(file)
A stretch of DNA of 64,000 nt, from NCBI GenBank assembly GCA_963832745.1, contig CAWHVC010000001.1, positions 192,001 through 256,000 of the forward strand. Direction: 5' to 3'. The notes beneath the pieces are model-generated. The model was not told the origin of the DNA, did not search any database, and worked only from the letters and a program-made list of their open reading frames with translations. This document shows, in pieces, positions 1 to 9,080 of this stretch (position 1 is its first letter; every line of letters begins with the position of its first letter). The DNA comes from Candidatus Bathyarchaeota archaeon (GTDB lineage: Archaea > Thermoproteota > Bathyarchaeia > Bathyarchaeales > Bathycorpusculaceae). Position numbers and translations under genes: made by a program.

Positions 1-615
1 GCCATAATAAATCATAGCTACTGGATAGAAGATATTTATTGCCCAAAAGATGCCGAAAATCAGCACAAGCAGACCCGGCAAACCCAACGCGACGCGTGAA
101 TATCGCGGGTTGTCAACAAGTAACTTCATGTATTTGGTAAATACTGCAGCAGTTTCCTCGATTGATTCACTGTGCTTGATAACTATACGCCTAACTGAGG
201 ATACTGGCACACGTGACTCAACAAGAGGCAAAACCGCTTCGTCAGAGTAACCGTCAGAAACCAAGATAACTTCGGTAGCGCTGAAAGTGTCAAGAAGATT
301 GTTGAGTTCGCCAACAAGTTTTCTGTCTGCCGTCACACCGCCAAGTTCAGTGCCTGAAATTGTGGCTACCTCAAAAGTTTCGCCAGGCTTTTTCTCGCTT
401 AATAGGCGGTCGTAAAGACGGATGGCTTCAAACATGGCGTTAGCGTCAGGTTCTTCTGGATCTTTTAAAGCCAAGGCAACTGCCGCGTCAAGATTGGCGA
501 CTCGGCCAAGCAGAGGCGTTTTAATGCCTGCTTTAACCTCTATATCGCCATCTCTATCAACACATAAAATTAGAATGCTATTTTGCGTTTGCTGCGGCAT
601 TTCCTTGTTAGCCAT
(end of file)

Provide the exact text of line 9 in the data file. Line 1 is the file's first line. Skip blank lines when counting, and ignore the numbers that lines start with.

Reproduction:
601 TTCCTTGTTAGCCAT